37. Proper exercising definitely strengthens the respiratory muscles.

38. Exercising help in maintaining weight and decrease risk of heart disease due to asthma.

39. Asthma patient should monitor his/her health and talk to doctor before beginning to any sport.

40. Asthma patient should not exercise in non green zones it will worse his/her health

Asthma

Asthma is a growing problem which is spontaneously fixing its deadly roots under the immense pressure and stress in
today’s fast life.
According to World Health Organization around 300 million people suffer from asthma and every year around
30 million people die because of Asthma across the world. The number of asthma patient’s is increasing steadily

around the globe, also it is Untitledestimated that the number will rise by 100 million by 2025.

And as we talk about India, the results are stunning, every year around 65,000 people die because of this chronic
diseases.
One of the main reasons of deaths in this is poor adherence to the asthmatic medication.
According to a survey, on an average 40-60% patient’s with asthma adheres to the prescribed regimen and only 1 out
of 30 patients’ follows to the doctor’s prescription

Food Allergies and Asthma

While it’s not common for food allergies to cause asthma symptoms, food allergies can cause a severe life-threatening reaction. The most common foods associated with allergic symptoms are:

  • Eggs
  • Cow’s milk
  • Peanuts
  • Soy
  • Wheat
  • Fish
  • Shrimp and other shellfish
  • Salads & fresh fruits

Food Preservatives and Asthma

Food preservatives can also trigger an asthma attack. Additives, such as sodium bisulfite, potassium bisulfite, sodium met bisulfite, potassium met bisulfite, and sodium sulfite, are commonly used in food processing or preparation and can be found in foods such as:

  • Dried fruits or vegetables
  • Potatoes (packaged and some prepared)
  • Wine and beer
  • Bottled lime or lemon juice
  • Shrimp (fresh, frozen, or prepared)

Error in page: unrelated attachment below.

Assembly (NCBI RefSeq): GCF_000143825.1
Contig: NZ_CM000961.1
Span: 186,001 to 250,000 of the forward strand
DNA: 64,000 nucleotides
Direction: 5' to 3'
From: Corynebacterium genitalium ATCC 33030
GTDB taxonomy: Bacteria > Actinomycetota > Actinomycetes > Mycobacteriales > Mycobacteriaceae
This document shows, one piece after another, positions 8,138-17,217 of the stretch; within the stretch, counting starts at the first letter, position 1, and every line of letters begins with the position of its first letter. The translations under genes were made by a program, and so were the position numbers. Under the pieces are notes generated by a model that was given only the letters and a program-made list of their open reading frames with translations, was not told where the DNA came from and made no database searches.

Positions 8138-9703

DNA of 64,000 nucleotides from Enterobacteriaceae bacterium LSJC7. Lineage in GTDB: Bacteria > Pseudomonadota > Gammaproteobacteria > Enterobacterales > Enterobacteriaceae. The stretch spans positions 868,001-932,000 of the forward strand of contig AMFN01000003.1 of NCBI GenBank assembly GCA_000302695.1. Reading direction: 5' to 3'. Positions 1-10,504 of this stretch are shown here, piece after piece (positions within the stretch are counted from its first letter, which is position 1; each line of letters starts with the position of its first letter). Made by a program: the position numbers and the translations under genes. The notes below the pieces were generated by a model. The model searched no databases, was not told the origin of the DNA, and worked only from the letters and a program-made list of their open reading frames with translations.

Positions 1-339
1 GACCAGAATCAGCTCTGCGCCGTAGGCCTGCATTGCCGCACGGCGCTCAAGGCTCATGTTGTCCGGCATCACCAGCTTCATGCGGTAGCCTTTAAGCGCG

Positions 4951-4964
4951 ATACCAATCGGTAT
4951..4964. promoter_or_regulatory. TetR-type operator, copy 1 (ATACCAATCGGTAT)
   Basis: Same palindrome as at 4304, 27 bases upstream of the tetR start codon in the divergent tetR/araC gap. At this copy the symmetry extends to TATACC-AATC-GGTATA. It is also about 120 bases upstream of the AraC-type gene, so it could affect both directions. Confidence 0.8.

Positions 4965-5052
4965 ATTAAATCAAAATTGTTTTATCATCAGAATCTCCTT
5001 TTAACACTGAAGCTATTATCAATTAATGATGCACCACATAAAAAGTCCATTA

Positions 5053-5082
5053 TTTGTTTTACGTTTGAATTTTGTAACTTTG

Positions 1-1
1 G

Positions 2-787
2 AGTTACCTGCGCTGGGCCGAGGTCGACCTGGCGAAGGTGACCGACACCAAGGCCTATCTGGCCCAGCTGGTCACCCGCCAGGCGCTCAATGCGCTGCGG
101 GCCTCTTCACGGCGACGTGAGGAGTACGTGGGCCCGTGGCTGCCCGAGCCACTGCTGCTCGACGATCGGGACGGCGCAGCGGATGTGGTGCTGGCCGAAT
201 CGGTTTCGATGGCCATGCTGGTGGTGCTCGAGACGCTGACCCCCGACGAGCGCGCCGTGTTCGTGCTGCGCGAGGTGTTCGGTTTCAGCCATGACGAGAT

• Pickled foods

Symptoms of Food Allergies and Asthma

In most people, the usual symptoms of food allergies are hives, rash, nausea, vomiting, and diarrhea. If you have food allergies that trigger symptoms of an asthma attack, you will likely experience these allergy symptoms, followed by coughing and wheezing. And if not caught quickly, anaphylaxis — swelling of the throat, cutting off the airway — may result.

If you suspect that certain foods are asthma triggers for you, discuss this with your doctor. Allergy skin tests can be done to determine if you are allergic to these foods.

What Do I Do If I Have Food Allergies and Asthma?

Avoid the Food Trigger. Try not to come into contact with the food you are allergic to. Avoiding food triggers can be challenging. It is important to always read food labels and, when dining out, ask how foods are prepared.

Consider Allergy Shots. The second thing you can do is to train your immune system to not overreact. Doctors do this by giving you allergy shots (immunotherapy) for asthma. An allergy shot is a small amount of the substance that causes your allergy. By giving repeated shots of the substance over a period of time, your immune system eventually stops causing the allergic reaction. Ask your doctor if you are a candidate for allergy shots. Sublingual Immunotherapy is an alternative to allergy shots. The medicine is dissolved under your tongue instead of through a shot.

Asthma Statistics

United States

General/Diagnosis
• The number of people with asthma continues to grow. One in 12 people (about 25 million, or 8% of the U.S. population) had asthma in 2009, compared with 1 in 14 (about 20 million, or 7%) in 2001.
• More than half (53%) of people with asthma had an asthma attack in 2008. More children (57%) than adults (51%) had an attack. 185 children and 3,262 adults died from asthma in 2007.